Wednesdays, at Café Florida, I offer you a 1.5 hour class for the price of one hour, and the milonga is included. What a deal!!! For more information, click here.
Thursdays: NEW SERIES START on September 12. For more information, click here.
Fridays, at Lafayette Milonga, I offer you two classes and a very enjoyable milonga. On September 20 we will celebrate the 2013 Harvest Moon, and give a new name to Lafayette Milonga. It will be a big party and celebration. For more information, click here.
Saturday August 31, at San Jose Milonga, we will have a contest: we ask you to come up with a name for San Jose Milonga. If we like it, we will baptize San Jose Milonga with it. For more information, click here.
For those waiting for my Saturday workshops in San Jose to restart, I have to disappoint you: I got so busy with private lessons I won’t be able to do it for a while.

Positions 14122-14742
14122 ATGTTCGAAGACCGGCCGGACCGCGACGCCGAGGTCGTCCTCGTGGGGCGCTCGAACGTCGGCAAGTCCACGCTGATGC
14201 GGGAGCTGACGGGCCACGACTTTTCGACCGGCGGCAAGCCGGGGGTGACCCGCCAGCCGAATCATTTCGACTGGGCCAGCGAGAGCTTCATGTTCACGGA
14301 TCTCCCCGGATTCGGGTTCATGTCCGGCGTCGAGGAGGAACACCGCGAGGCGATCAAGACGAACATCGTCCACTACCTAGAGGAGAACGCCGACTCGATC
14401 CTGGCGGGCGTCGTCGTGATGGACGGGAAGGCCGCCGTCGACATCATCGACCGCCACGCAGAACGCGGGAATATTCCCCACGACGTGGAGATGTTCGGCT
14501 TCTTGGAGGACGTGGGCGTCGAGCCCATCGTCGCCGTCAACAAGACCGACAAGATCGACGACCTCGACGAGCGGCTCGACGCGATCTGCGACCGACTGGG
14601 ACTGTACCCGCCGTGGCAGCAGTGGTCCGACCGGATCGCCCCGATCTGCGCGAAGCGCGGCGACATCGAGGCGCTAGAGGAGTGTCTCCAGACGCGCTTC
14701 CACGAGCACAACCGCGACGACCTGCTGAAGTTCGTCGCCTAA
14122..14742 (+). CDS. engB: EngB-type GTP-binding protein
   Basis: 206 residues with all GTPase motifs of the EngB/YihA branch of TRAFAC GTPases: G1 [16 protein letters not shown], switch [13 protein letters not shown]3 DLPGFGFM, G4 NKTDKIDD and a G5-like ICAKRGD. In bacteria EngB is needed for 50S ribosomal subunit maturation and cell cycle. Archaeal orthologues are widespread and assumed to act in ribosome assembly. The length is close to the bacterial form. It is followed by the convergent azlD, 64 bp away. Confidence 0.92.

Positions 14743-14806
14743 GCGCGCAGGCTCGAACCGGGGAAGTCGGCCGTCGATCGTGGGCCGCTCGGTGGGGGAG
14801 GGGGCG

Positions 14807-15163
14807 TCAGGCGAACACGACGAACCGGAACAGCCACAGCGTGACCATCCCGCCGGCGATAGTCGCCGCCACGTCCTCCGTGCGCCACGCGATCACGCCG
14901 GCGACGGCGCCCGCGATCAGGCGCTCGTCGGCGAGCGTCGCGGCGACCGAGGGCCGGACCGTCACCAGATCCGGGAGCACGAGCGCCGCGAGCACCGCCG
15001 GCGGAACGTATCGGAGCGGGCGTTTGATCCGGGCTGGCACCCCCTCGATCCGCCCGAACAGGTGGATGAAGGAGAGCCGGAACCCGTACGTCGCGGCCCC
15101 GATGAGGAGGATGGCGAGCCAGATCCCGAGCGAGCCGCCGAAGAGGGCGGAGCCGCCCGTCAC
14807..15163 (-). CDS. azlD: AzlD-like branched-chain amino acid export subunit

TANGO TOUR to BUENOS AIRES, October/November 2013. I extended the deadline for one more week, until August 25. For more information, click here.
Private lessons:  Every dancer needs at some point to focus on his/her own issues. In my private classes I work intensely on foundations, rhythm and musicality, and connection with the partner. I design a program according to your own goals and requirements. For more information, click here.
BOOK RECOMMENDATIONS:
I have recently read a couple of books that I would like to recommend to you:
  1. Masculinities: Football, Polo and the Tango in Argentina”, Eduardo P. Archetti.
  2.  “Tango Stories – Musical Secrets”, Michael Lavocah.
For more information, click here.
MUSIC: